Back in the fall of 2005, when Palin was running for governor of Alaska, a Kenyan pastor named Thomas Muthee preached several times at Wasilla Assembly of God, Palin's church home for more than two decades. In one service, Palin joined Moothy onstage while he prayed for her.
"We say grace to be reigned upon her in the name of Jesus," Muthee prayed while Palin bowed her head. "We are asking you as the body of Christ in this valley make a way for Sarah even in the political arena . . . Bring finances her way even for the campaign in the name of Jesus . . . Give her men and women who will buck her up in the name of Jesus . . . Oh, Father, use her to turn this nation the other way around . . . "
So far, not that unusual. Intercessory public prayer is a common and often powerful form of encouragement and blessing in evangelical or Pentecostal settings, for politicians or anyone else. But Muthee goes on: "In the name of Jesus, in the name of Jesus, every form of witchcraft is what you rebuke. In the name of Jesus, in the name of Jesus, father make away now."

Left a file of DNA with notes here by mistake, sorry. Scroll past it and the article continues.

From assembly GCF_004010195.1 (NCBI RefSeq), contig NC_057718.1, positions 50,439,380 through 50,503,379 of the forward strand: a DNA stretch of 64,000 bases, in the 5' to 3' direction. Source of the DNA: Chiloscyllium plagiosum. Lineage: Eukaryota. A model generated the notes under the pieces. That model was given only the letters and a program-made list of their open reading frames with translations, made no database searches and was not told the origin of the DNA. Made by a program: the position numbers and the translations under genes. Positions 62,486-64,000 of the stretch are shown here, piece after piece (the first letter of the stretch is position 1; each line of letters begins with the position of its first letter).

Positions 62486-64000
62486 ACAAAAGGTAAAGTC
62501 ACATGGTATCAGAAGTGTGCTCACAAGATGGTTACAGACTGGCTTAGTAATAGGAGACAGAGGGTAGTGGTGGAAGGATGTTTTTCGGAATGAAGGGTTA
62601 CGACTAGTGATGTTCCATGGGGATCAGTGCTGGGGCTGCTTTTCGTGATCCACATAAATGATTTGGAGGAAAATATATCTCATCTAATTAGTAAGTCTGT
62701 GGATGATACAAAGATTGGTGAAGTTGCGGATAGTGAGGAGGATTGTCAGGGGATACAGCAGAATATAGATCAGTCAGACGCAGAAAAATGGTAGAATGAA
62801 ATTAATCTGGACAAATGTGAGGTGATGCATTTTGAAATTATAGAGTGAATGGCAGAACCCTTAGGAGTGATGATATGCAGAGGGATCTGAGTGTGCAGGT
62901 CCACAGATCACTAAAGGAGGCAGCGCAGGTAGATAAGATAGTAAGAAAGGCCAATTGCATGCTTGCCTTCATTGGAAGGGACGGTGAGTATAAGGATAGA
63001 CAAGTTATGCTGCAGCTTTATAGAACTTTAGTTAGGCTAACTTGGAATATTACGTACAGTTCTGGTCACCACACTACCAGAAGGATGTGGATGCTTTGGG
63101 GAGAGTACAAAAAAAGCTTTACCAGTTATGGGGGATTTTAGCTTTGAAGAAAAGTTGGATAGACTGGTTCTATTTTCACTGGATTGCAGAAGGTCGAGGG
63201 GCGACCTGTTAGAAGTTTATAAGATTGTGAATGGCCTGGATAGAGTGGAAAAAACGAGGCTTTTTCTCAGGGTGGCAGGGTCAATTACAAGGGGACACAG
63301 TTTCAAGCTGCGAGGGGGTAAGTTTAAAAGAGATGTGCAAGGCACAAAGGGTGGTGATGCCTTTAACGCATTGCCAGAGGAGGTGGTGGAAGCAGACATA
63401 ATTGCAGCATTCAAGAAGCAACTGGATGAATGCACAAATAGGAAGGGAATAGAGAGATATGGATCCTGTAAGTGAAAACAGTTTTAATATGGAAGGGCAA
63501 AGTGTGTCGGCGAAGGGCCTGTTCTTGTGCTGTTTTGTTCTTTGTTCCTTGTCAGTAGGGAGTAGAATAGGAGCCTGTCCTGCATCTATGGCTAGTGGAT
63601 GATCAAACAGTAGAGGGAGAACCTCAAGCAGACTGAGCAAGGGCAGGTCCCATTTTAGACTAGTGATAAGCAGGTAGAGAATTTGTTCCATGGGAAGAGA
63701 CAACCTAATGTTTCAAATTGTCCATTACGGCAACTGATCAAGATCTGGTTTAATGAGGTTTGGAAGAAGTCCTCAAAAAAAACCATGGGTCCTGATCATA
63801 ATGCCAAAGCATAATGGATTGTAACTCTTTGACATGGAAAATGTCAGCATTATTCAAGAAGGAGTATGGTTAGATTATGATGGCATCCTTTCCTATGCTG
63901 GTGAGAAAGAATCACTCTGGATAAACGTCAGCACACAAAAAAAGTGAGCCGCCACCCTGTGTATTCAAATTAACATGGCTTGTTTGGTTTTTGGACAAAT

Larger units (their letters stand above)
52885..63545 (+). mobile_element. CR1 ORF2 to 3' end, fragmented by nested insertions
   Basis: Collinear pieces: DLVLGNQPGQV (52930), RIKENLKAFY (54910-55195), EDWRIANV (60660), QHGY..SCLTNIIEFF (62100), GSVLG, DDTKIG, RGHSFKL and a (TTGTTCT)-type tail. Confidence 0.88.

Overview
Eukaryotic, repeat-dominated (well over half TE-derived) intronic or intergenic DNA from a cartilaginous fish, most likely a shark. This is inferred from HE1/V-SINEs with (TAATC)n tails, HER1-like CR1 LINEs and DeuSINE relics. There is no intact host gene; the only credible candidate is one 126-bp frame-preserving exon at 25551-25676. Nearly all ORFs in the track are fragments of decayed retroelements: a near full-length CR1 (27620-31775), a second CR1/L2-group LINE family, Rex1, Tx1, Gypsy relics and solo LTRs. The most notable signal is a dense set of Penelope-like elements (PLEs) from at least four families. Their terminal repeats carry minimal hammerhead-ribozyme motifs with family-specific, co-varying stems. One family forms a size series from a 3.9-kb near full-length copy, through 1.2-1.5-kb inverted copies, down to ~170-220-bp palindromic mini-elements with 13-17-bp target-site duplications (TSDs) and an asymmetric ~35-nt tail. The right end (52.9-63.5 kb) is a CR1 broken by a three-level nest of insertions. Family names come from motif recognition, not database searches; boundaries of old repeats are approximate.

Turns out, Muthee began his ministry with a witch hunt against a Kenyan woman he accused of causing car accidents through demonic spells, according to the Christian Science Monitor, which first reported the story in 1999. Muthee publicly declared the woman "a witch responsible for the town's ills, and order her to offer her up her soul for salvation or leave Kiambu . . . The woman fled."